Despite all the resentment and prejudice, Bubis overcame divides and sought out dialogue particularly with those who did not share his convictions, not to mention the existential, life-changing experience that the Shoah and expulsion represented. For him, dialogue also meant talking directly, one person with another. He had an extraordinary connection with young Germans. At the end of his life, his notes revealed that he had met half a million school pupils and students to talk to them in person. Ignatz Bubis, I am told, was so open to direct conversation that his home telephone number was even in Frankfurt’s telephone directory. But, of course, I ought to explain to the young people with us today, we once had big yellow books where you could google telephone numbers by hand.


“We are the people!” The first German democrats, also here in the Paulskirche, chanted this, as did the peaceful revolutionaries in the GDR. Ever since the powerful line of Freiligrath’s poem started echoing through German history, it raised a difficult question that is constantly in flux: who is this “we”?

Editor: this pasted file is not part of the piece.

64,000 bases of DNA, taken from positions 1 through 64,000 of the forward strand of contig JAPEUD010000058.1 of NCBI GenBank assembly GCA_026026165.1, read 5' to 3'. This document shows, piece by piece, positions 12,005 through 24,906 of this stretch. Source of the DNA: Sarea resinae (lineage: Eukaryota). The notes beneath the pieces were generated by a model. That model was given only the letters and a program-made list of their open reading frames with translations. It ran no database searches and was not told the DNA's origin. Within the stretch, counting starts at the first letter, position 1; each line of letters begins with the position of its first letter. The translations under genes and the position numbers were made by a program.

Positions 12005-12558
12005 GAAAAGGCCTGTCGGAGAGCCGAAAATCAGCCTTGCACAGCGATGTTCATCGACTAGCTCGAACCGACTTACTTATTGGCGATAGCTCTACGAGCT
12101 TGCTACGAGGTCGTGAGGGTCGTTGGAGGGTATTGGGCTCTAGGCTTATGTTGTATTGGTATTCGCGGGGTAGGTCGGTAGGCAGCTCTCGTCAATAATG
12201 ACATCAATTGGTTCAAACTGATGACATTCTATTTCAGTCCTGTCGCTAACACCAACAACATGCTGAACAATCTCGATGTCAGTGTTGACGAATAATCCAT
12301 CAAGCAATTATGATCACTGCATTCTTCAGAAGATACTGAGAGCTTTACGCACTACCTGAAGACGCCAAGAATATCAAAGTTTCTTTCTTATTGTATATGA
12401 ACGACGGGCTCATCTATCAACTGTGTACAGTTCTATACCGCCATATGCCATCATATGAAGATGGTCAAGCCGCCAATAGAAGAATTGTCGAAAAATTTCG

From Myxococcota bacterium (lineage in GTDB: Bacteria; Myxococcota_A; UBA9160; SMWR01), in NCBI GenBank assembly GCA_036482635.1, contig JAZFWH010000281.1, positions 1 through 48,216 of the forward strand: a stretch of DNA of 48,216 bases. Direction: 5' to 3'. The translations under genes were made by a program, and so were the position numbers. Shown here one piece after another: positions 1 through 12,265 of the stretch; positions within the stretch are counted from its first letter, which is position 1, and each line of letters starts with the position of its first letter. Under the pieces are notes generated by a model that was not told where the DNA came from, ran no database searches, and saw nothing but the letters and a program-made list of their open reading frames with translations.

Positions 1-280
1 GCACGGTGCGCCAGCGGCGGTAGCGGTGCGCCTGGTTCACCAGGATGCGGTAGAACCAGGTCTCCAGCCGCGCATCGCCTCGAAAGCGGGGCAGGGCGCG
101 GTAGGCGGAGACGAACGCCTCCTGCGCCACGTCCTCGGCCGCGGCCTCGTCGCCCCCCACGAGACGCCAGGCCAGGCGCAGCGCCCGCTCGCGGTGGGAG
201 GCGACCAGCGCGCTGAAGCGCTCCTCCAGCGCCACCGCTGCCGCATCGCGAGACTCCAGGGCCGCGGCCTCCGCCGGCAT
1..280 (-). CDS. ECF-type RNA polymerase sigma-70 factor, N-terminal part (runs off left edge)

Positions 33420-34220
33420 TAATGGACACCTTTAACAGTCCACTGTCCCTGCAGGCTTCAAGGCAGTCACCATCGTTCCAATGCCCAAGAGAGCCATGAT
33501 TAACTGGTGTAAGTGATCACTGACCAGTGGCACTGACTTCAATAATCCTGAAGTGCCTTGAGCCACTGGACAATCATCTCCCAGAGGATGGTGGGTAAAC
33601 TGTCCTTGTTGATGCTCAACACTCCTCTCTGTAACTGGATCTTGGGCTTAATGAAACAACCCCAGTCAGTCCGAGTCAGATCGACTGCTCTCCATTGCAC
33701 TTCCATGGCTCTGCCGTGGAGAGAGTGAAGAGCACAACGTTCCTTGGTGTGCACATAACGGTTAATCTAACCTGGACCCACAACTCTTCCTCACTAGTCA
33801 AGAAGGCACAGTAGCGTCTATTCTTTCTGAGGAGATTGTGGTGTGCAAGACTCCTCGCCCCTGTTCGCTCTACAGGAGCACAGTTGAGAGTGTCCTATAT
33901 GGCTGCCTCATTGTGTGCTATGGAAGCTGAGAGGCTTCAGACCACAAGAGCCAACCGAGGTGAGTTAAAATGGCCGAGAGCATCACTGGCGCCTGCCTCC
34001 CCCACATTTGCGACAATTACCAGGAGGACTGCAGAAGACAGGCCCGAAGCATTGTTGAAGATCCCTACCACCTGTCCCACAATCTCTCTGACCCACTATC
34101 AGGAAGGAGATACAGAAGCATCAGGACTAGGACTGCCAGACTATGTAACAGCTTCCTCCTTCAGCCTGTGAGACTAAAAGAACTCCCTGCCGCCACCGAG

Recently populists transformed Freiligrath’s ode to revolution into a rejection of diversity, into a battle cry for building barriers. When Pegida demonstrators chanted “We are the people” in Dresden, a fantastic placard was held high at one of the protest demonstrations. All it said was, “Nope, we are the people”. That is precisely it. The democratic “we” is not a homogeneous “we”, the democratic “we” has many faces and voices, and this phenomenon is going to become more pronounced in the 21st century. As Jürgen Habermas pointed out, the people only appear in the plural. The recent repeated attempt to revive ethnocentric thinking is much more than an intentional breaching of a taboo and a leaning towards elements of National Socialist ideology. It betrays the legacy of the European Enlightenment and disavows the very substance of pluralist democracy! The nationalist thinking, which our historical memory still recalls, prides itself on the end of dialogue. Critics were simply rejected as representatives of hostile system. Then, there is only one’s own truth and other people ‘s lies. In a uniquely perceptive way, the great historian Fritz Stern, who like Bubis came from Breslau (now Wrocław), laid bare the fateful connection between contempt for reason, indeed a deliberate irrationality that many downright celebrated, and the collapse of German democracy in the 1930s. Only those who know nothing about the catastrophe of wrong turns taken in our authoritarian past can think that such paths might work in the future. But does our cultural memory last longer than three generations?